4. DRD Tactical is providing a 5.56 NATO QD Billet upper. These have hammer forged, chrome-lined barrels and a hard case, to go with your own AR lower. It will allow any standard AR-type rifle to have a quick change barrel. This can be assembled in less than one minute without the use of any tools. It also provides a compact carry capability in a hard case or in 3-day pack (an $1,100 value),
  5. Two cases of Mountain House freeze-dried assorted entrees in #10 cans, courtesy of Ready Made Resources (a $350 value),
  6. A $250 gift certificate good for any product from Sunflower Ammo,
  7. Two cases of meals, Ready to Eat (MREs), courtesy of (a $180 value), and
  8. American Gunsmithing Institute (AGI) is providing a $300 certificate good towards any of their DVD training courses.

Second Prize:

  1. A Model 175 Series Solar Generator provided by Quantum Harvest LLC (a $439 value),
  2. A Glock form factor SIRT laser training pistol and a SIRT AR-15/M4 Laser Training Bolt, courtesy of Next Level Training, which have a combined retail value of $589,
  3. A gift certificate for any two or three-day class from Max Velocity Tactical (a $600 value),
  4. A transferable certificate for a two-day Ultimate Bug Out Course from Florida Firearms Training (a $400 value),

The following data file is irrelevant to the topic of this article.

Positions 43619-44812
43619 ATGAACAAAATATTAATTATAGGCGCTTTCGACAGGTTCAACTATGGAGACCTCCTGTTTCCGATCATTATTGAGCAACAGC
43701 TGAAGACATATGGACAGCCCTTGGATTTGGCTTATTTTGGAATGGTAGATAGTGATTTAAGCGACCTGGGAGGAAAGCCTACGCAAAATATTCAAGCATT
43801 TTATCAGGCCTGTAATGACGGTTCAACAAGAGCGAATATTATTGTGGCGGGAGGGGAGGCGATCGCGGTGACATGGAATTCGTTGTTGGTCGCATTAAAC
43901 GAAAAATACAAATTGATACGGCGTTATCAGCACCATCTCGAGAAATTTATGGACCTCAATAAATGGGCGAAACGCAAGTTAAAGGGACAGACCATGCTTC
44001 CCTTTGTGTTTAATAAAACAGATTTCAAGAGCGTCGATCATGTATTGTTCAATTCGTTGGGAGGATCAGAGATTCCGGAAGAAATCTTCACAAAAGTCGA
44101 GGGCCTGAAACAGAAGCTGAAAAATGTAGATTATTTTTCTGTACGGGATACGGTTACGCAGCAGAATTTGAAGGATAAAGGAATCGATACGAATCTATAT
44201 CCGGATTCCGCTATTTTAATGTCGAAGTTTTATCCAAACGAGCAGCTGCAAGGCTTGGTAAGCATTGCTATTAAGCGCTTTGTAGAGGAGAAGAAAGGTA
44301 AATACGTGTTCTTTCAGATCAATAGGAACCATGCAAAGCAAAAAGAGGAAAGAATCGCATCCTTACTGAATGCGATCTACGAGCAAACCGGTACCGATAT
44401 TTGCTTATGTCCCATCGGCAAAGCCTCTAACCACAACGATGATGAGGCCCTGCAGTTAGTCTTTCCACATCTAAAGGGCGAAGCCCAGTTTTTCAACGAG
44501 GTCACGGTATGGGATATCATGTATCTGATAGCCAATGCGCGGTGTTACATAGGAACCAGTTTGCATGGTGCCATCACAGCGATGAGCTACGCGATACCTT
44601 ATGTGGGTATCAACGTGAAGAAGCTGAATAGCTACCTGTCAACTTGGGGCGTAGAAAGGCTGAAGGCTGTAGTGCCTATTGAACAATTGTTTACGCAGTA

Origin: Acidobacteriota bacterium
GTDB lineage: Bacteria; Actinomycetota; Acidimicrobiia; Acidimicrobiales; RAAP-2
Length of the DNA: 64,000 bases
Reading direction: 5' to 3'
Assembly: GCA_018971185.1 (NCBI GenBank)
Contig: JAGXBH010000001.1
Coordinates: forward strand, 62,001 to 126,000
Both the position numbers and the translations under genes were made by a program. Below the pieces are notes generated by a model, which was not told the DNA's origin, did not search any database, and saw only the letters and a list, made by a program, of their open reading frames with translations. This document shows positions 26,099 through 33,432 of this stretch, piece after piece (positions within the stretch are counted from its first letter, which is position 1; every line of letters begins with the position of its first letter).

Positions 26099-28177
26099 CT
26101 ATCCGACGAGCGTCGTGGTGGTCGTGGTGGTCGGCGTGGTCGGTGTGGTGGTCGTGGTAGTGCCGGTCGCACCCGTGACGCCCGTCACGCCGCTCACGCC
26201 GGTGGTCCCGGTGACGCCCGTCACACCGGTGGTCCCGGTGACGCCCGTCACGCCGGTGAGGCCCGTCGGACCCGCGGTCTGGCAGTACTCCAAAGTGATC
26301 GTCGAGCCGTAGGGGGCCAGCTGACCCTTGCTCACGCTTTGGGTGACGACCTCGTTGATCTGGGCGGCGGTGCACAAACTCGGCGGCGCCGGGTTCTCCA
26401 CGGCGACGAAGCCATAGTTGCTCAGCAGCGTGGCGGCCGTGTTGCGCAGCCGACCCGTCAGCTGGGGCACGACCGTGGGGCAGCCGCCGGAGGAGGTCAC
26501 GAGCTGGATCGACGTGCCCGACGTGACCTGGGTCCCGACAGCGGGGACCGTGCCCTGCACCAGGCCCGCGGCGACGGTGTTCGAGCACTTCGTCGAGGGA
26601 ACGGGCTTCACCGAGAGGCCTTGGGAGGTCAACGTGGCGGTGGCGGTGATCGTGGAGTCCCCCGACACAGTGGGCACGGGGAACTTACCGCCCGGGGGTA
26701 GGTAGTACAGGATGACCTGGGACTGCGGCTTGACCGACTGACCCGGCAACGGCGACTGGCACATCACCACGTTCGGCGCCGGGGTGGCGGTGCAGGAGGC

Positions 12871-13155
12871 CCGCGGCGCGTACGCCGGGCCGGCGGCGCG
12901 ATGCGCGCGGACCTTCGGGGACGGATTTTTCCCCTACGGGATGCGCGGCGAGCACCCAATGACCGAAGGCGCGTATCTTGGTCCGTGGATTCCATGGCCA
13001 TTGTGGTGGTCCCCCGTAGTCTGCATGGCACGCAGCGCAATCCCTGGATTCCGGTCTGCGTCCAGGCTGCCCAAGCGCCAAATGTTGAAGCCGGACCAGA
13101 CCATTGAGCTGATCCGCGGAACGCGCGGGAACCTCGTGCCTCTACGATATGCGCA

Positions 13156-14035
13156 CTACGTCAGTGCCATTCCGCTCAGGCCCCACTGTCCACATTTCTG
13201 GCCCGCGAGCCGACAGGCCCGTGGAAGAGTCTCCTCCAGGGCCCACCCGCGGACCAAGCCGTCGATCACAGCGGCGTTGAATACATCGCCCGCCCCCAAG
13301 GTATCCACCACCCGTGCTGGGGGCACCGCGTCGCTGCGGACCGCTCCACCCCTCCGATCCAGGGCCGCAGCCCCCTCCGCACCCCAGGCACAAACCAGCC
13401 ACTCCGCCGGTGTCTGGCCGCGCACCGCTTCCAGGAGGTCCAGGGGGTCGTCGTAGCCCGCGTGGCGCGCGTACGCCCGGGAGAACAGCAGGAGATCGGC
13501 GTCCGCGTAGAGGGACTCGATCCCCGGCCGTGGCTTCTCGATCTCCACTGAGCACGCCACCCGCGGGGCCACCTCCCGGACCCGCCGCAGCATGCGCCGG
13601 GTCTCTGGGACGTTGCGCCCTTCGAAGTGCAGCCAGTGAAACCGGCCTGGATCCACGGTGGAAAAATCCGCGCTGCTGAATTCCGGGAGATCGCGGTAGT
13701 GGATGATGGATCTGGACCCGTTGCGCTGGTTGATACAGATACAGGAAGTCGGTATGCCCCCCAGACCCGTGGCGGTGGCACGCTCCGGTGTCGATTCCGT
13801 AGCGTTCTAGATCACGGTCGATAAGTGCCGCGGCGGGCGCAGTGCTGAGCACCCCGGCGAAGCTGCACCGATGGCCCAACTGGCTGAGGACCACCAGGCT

5. A Three-Day Deluxe Emergency Kit from Emergency Essentials (a $190 value),
  6. A $200 gift certificate good towards any books published by,
  7. RepackBox is providing a $300 gift certificate to their site.

Third Prize:

  1. A Royal Berkey water filter, courtesy of Directive 21 (a $275 value),
  2. A large handmade clothes drying rack, a washboard, and a Homesteading for Beginners DVD, all courtesy of The Homestead Store, with a combined value of $206,
  3. Expanded sets of both washable feminine pads and liners, donated by Naturally Cozy (a $185 retail value),
  4. Two Super Survival Pack seed collections, a $150 value, courtesy of Seed for Security, LLC,
  5. Mayflower Trading is donating a $200 gift certificate for homesteading appliances, and
  6. Two 1,000-foot spools of full mil-spec U.S.-made 750 paracord (in-stock colors only) from (a $240 value).

Round 76 ends on May 31st, so get busy writing and e-mail us your entry. Remember that there is a 1,500-word minimum, and that articles on practical “how to” skills for survival have an advantage in the judging.